According to scientists the earliest traces of humans in the Bryce Canyon area dates back 10,000-12,000 years when Paleo-Indians hunted along the Colorado Plateau. Artifacts from Ancestral Puebloans, the Fremont People, and Anasazi Basketmakers (dating back between 200 and 700 A.D.) have also been found. But it’s the Paiute Indians, who occupied the Bryce Canyon area for several hundred years beginning around 1200 A.D., who really left their mark, hunting and gathering along the Paunsaugunt Plateau.
The Paiute Indians believed that the strange red rock hoodoos that dominate Bryce Canyon were ‘Evil Legend People’ (To-when-an-ung-wa) who were turned to stone by the powerful Coyote spirit. They called these mysterious rock formations Anka-ku-was-a-wits, the “red painted faces.” This legend became famous in 1936, when a Paiute elder nicknamed Indian Dick retold the legend to a park naturalist. The legend is displayed in the Bryce Canyon National Park visitor center museum.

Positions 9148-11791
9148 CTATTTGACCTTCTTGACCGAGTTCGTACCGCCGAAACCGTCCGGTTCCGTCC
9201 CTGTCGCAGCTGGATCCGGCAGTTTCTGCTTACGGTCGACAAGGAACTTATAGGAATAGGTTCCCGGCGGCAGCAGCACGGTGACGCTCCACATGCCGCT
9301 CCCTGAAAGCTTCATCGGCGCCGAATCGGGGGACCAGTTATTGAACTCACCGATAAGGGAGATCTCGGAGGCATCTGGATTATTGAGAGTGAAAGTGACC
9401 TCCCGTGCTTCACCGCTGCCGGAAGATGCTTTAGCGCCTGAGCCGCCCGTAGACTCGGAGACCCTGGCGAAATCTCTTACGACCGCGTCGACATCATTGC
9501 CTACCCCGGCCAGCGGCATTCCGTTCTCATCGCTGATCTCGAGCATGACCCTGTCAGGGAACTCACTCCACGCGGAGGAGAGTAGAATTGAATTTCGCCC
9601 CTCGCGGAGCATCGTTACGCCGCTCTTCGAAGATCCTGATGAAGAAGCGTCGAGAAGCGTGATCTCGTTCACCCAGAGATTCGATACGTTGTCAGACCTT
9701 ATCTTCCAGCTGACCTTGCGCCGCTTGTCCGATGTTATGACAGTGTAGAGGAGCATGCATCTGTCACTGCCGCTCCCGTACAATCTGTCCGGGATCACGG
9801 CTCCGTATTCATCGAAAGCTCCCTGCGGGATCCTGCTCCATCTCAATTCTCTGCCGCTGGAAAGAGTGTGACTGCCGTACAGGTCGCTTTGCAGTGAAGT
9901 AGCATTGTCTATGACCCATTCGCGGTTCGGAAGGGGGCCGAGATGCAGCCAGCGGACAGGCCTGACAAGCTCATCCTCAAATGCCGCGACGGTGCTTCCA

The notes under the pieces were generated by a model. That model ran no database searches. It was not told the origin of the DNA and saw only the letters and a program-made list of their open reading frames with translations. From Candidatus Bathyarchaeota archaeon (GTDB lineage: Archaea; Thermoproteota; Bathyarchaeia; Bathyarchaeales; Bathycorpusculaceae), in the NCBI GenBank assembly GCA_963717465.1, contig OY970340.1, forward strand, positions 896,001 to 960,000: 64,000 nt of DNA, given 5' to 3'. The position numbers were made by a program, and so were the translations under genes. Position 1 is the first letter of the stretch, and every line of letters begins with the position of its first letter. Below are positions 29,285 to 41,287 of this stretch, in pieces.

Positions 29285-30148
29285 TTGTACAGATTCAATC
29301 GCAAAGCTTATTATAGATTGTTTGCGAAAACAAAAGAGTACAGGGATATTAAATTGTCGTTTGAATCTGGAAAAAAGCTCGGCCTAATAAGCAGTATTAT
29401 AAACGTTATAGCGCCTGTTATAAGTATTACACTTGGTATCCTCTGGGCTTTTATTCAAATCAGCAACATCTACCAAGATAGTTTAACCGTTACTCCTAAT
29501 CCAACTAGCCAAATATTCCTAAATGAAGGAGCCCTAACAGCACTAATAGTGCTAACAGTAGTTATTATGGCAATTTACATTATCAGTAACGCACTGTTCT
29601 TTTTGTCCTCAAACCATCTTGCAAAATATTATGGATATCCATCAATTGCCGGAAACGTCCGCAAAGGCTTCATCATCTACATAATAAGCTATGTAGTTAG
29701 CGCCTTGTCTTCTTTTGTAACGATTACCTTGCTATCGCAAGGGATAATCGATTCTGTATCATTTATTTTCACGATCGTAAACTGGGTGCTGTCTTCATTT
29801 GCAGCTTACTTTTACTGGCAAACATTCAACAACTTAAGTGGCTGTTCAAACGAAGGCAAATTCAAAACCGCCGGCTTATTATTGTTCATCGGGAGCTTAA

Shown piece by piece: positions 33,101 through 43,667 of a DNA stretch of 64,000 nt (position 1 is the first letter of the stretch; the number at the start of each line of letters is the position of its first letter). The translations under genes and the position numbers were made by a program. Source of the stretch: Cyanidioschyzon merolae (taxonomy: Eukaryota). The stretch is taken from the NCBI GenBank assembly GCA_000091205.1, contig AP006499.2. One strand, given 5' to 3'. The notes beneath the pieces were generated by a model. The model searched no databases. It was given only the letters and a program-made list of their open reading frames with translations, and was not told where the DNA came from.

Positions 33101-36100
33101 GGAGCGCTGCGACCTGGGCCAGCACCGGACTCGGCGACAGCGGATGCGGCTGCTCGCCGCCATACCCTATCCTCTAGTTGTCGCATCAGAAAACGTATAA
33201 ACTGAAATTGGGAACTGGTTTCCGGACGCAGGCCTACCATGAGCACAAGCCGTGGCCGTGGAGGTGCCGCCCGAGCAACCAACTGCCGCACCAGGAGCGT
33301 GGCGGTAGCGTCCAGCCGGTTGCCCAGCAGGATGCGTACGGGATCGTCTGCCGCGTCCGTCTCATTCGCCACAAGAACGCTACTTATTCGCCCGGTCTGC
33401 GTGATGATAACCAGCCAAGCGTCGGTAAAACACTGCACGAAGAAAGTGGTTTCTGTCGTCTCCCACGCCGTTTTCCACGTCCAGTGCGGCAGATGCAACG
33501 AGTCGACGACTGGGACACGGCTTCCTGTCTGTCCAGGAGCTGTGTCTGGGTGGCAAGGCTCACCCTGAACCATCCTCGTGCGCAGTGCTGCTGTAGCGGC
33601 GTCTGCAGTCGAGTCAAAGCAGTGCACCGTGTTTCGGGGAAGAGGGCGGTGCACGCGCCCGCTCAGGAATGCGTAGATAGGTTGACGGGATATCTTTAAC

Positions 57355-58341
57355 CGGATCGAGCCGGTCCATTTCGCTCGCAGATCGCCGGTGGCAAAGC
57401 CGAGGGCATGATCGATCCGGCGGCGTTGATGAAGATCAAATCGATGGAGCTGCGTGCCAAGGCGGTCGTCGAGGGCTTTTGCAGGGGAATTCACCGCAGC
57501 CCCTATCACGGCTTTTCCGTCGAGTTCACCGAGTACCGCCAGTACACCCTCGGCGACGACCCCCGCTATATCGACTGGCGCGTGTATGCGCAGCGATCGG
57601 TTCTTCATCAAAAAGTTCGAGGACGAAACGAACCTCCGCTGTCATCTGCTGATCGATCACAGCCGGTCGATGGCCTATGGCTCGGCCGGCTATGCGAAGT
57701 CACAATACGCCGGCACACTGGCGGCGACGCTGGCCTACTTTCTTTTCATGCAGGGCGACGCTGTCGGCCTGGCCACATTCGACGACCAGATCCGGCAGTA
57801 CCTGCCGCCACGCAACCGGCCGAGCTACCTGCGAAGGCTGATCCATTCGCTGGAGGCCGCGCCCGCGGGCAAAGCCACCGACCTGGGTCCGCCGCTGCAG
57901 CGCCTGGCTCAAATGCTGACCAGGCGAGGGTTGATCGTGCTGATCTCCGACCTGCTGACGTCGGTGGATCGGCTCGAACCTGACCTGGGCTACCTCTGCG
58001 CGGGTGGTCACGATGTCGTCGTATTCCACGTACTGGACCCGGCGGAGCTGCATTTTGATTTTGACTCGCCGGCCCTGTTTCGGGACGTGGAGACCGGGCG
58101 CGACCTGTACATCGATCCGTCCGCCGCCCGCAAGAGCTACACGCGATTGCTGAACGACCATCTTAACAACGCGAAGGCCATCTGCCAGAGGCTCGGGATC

More traces of ancient Native Americans can be found in modern day Bryce Canyon Country at Anasazi State Park in Boulder. This Anasazi village was home to one of the largest tribes west of the Colorado River.
Anasazi State Park was established in 1970 to preserve the history and artifacts of these Anasazi Indians who dominated the area from 1050 to 1275 A.D. (Hopi and Paiute Indians briefly occupied the region in the following centuries.) The six-acre park features a partially unexcavated Anasazi village, along with artifacts on display in the museum.
Anasazi State Park is located on Scenic Byway 12 in Boulder, at an elevation of 6,700 feet. Visit the park website.